Institutions adapt to allergies, special diets

by Charlotte Atchley
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On top of challenges of food safety, convenience and nutrition, institutions must accommodate special diets or allergies. The customers of schools, hospitals and prisons depend on them for some if not all their meals, so ignoring dietary restrictions is not an option.

“If you look at the end consumer in each channel, they reflect society as a whole,” said Jerry Smiley, partner at Strategic Growth Partners, Inc., Roselle, IL. Any allergies or special diets growing in the general population will be mirrored among these food service customers. Health concerns such as gluten sensitivity and diabetes as well as eating restrictions based on religion are all taken into consideration by food service directors.

Gluten-free can be an entry point for niche bakeries looking to gain food service customers. Schools, hospitals and correctional facilities often don’t have the time or resources to prepare gluten-free meals. “We don’t have a gluten-free kitchen, so we have to purchase items from a wholesale facility,” said Benson Li, past president of the Association for Correctional Food Service. “We would rather buy gluten-free than make it ourselves.”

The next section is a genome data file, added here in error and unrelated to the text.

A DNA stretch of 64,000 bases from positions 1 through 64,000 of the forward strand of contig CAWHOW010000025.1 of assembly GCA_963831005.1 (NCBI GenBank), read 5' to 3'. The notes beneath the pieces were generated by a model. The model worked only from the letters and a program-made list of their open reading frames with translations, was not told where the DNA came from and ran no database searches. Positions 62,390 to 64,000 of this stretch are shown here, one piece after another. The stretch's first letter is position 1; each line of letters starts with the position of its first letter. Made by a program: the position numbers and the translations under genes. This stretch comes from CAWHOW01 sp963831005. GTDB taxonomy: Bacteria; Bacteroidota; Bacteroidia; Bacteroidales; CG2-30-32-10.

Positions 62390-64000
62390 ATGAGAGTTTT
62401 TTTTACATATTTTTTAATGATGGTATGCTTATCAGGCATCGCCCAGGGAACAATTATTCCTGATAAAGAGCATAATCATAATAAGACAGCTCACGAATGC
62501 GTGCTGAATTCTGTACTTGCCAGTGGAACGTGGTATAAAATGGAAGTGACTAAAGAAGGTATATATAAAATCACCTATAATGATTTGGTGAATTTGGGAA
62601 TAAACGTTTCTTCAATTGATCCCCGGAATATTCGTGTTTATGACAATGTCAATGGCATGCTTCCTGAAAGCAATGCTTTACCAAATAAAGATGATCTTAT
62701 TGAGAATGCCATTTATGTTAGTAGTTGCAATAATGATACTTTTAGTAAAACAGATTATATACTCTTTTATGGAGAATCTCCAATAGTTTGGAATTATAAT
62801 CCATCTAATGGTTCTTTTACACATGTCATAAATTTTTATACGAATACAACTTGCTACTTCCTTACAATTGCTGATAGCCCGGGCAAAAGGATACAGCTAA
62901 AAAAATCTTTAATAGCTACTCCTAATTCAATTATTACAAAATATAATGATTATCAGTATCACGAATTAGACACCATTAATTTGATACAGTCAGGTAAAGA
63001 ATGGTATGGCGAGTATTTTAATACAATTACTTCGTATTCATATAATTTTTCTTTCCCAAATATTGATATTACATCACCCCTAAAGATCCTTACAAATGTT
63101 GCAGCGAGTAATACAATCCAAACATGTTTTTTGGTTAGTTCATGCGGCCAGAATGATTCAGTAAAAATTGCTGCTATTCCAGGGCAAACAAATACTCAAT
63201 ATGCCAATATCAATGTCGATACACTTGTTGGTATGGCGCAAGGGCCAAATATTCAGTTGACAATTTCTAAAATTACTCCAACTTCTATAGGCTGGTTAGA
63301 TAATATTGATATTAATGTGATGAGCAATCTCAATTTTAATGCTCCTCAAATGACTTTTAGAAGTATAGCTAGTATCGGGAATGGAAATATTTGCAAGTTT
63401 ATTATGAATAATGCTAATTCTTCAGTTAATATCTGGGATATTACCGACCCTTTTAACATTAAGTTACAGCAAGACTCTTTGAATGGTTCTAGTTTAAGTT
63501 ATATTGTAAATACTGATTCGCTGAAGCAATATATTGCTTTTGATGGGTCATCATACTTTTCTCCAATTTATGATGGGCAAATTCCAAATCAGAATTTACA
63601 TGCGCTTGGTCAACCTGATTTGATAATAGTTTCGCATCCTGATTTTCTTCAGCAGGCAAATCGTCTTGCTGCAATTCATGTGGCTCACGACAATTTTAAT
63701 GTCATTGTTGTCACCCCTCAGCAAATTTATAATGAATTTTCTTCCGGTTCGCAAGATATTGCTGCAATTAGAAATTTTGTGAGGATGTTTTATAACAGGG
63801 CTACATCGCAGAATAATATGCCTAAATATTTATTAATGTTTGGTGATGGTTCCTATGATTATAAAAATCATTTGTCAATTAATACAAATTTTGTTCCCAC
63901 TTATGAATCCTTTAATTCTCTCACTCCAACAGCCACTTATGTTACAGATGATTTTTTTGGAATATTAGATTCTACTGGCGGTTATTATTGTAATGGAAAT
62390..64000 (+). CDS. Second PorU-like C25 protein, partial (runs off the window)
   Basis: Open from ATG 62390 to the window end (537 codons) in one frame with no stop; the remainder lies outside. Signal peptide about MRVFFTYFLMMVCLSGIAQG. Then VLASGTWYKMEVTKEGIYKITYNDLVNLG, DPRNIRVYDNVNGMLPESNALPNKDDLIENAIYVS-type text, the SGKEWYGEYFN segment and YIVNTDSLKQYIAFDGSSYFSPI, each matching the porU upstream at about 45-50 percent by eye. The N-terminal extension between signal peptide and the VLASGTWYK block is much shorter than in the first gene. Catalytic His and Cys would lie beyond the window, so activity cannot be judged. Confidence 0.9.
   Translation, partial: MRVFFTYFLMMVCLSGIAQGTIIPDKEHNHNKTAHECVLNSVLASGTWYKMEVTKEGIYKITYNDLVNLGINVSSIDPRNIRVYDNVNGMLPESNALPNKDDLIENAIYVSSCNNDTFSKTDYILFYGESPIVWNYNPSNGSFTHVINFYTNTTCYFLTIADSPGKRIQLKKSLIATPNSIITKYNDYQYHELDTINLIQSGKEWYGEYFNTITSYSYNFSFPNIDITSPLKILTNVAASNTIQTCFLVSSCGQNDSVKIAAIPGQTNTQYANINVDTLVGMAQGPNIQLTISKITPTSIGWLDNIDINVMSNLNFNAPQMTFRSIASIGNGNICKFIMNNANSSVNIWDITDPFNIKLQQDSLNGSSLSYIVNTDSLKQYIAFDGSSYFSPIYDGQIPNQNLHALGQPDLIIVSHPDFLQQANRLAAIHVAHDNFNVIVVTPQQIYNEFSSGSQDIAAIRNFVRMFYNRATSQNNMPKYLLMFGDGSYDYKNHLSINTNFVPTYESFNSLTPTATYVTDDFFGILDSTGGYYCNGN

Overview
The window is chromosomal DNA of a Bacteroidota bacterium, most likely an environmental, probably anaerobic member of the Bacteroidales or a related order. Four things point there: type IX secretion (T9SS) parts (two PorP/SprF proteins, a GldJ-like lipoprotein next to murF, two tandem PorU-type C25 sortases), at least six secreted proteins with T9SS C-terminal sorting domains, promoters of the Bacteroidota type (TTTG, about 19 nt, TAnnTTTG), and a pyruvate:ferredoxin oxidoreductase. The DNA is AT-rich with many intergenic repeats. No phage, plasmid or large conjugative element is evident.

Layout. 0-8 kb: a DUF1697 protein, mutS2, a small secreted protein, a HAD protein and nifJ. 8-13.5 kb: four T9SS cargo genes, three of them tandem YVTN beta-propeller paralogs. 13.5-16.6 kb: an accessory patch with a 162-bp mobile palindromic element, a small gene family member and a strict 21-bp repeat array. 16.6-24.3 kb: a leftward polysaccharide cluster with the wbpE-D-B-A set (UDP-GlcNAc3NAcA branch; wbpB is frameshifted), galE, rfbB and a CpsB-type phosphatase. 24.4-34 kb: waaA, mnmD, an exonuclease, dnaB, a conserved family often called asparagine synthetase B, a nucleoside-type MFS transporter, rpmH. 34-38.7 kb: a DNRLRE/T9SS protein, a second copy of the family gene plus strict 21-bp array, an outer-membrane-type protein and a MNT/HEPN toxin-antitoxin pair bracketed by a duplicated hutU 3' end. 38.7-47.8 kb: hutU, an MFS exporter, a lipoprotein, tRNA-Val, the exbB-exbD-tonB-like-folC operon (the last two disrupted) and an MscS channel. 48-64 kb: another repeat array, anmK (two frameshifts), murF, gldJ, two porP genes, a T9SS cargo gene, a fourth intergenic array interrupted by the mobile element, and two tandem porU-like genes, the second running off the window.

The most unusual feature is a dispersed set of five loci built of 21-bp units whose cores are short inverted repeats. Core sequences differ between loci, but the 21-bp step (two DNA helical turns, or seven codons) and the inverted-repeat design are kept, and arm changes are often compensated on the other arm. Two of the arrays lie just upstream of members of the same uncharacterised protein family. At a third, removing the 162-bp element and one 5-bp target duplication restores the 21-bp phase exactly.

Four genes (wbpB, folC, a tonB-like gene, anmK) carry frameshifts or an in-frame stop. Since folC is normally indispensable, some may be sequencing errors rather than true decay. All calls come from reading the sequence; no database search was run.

Wayne Township Schools, Indianapolis, IN, accommodates gluten-sensitive students on a case-by-case basis. The school district purchases gluten-free options that have been tested and approved by the student.

Cross-contamination is a real concern in hospitals as food service directors try to feed gluten-sensitive patients. Hospitals look for individually packaged items that can be placed on a hospital tray to deliver the most allergen-free meal possible. 

Hospitals and correctional facilities also need to create meals for diabetics with no added sugars and entrees that meet kosher and halal standards to respect the religious affiliations of patients or inmates.

 

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